Flip Festival Launch

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Animation in the West Midlands: A Snapshot

For the start of the Flip festival there was a small opening event at Millenium Point, Birmingham, which consisted of a small panel of professionals from the animation industry speaking about the state of animation in the West Midlands region.  It started with some statistics gathered about the animation industry here, and although some of the facts given were proven dubious by other panel members, it was interesting hearing many aspects of the industry put into a more graphical form.

The games industry is much larger than the 'animation' industry with about 1,600 in the west midlands alone, with as few as 500-odd registered animators on the west midlands animation forum, many of which are students. The education system that I'm a part of is currently turning out 2,000+ animation students per year, which we found out is far far more than the amount of work available. This explains why there is so much competition for work, and also leads to the question:

Is it better to be a Jack-of-all-trades or a specialist in one area?

Specialism gets you noticed and wanted by larger companies, and makes sure you are called upon when you're needed (provided you're what they're looking for and good enough!). However it's not enough alone to be able to survive on (most of the time). I think the best option would be to find a middle-ground between the two and just make sure you're noticed, and unique.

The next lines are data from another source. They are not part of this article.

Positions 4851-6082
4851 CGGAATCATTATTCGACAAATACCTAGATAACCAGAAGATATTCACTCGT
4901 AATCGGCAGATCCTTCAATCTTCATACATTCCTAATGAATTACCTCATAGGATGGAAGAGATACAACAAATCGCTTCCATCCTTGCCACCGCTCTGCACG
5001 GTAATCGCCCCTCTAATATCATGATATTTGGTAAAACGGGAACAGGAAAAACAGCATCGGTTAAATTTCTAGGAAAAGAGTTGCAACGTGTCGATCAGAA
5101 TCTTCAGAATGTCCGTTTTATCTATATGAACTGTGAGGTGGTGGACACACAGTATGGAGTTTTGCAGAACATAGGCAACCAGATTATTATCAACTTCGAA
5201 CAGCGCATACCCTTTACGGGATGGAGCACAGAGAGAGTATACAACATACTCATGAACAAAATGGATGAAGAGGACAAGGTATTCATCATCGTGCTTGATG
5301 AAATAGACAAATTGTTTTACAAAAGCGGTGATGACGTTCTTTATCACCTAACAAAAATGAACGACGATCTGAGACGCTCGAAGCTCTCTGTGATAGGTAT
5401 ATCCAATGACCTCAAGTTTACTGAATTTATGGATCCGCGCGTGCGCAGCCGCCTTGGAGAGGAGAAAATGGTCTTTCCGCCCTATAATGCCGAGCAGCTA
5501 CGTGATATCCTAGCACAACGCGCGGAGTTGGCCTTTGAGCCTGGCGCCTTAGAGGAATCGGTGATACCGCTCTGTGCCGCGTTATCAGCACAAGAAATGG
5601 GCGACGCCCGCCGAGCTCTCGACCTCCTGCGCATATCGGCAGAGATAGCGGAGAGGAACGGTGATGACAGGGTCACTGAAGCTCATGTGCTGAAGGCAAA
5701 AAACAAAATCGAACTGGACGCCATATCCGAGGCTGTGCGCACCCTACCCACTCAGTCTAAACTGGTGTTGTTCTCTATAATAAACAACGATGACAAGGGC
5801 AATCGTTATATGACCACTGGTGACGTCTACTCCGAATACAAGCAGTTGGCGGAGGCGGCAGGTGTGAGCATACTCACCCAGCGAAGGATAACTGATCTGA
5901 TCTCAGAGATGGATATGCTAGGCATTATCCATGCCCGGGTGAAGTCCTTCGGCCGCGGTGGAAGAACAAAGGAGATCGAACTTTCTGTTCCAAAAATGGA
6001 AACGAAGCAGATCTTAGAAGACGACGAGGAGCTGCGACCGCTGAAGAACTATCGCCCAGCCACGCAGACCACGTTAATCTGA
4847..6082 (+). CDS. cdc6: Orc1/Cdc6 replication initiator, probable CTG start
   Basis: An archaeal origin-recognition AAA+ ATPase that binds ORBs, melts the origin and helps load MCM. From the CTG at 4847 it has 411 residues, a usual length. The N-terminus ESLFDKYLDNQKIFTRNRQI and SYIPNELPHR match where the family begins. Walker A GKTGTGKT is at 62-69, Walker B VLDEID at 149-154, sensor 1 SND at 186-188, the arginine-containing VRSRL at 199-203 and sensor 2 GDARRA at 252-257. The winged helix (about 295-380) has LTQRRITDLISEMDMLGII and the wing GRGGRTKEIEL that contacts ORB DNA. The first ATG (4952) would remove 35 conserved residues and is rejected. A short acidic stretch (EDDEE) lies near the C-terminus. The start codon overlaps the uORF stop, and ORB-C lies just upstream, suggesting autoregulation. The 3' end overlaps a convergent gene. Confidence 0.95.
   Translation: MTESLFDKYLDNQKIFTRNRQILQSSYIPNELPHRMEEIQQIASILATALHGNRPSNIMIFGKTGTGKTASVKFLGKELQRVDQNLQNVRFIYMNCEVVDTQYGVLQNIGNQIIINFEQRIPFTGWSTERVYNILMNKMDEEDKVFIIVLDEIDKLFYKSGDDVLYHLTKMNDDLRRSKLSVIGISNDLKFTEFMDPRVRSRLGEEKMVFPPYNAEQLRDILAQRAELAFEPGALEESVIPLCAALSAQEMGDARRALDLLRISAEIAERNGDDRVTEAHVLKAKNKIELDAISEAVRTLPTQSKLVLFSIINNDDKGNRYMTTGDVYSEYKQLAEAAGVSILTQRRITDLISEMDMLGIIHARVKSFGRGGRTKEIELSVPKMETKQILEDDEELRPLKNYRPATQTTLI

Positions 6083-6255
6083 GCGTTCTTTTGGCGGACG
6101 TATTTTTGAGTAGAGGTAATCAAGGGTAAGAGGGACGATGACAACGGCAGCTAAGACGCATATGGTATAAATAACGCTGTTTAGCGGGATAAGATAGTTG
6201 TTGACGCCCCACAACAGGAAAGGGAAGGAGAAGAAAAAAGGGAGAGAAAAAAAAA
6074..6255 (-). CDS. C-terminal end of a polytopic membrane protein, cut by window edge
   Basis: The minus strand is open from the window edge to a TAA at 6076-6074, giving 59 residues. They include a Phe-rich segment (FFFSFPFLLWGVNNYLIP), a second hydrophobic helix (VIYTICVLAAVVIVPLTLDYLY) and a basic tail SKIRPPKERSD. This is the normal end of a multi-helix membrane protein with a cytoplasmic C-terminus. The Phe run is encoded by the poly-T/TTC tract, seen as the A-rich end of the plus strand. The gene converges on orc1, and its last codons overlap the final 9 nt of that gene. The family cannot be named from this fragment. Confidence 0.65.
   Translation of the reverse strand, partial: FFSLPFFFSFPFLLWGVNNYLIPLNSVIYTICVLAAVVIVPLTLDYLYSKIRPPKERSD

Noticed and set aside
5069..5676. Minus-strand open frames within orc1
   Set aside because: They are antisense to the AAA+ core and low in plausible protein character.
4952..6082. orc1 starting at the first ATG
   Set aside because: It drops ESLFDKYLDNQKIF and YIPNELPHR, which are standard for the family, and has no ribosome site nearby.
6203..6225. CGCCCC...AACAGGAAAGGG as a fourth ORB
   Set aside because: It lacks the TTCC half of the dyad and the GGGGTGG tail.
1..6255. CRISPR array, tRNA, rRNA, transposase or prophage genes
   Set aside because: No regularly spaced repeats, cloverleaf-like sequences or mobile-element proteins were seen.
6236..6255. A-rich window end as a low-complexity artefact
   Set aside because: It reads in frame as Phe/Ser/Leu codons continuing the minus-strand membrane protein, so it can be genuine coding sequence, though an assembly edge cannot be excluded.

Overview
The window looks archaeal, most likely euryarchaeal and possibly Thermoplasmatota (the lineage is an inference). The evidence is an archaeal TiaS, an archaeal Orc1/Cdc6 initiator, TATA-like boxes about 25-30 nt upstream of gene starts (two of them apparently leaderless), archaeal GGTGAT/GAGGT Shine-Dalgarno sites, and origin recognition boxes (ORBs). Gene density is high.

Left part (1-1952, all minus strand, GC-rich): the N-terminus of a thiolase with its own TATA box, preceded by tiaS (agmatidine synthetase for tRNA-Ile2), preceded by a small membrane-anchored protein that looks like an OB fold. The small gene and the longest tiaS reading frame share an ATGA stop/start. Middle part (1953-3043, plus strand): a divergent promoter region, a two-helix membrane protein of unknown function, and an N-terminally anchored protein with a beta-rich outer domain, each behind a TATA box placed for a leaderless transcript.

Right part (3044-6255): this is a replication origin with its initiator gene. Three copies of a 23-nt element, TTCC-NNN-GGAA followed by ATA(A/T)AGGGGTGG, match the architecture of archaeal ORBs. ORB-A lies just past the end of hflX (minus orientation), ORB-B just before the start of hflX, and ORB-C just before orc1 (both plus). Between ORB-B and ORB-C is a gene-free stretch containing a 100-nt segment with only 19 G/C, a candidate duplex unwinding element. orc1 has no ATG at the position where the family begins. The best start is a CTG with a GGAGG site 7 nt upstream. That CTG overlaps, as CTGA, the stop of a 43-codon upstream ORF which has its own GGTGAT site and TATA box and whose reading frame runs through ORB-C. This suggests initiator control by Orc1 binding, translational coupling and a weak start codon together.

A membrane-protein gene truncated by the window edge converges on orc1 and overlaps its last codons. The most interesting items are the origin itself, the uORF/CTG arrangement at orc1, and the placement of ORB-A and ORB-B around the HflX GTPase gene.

Going back to the state of animation in the Midlands, its seems a lot of the panelists think that the region is losing talent to companies abroad due to tax breaks and other incentives to move. I have seen and heard this before; during my brief stint as a games tester at Microsoft Game Studios / Rareware, I had heard about how so much of the gaming industry is moving to places such as Canada purely for tax loopholes and benefits. I think this government could be doing a lot more to encourage rising talent in these creative industries to stay here and raise the UK's profile as a hotbed of fresh creative expertise.

A few other tidbits I picked up were:
  • Don't sell to advertising agencies, it's futile - they will coming looking for you if you're wanted
  • The noted pay for an animator falls between £29k and £31k, but could be substantially lower
  • Most new work is gained through networking and word of mouth so its always wise to have a thick book of contacts
  • There is a lot of 'speculate to accumulate' when it comes to doing free work to gain work

I think the biggest thing I learnt from this was that I have to expect to do unpaid work when trying to pitch work to companies. I knew this would be a requirement to a certain extent having already worked freelance in other areas for some time now, but the amount of work that must be undertaken in order to possibly secure work is quite daunting.


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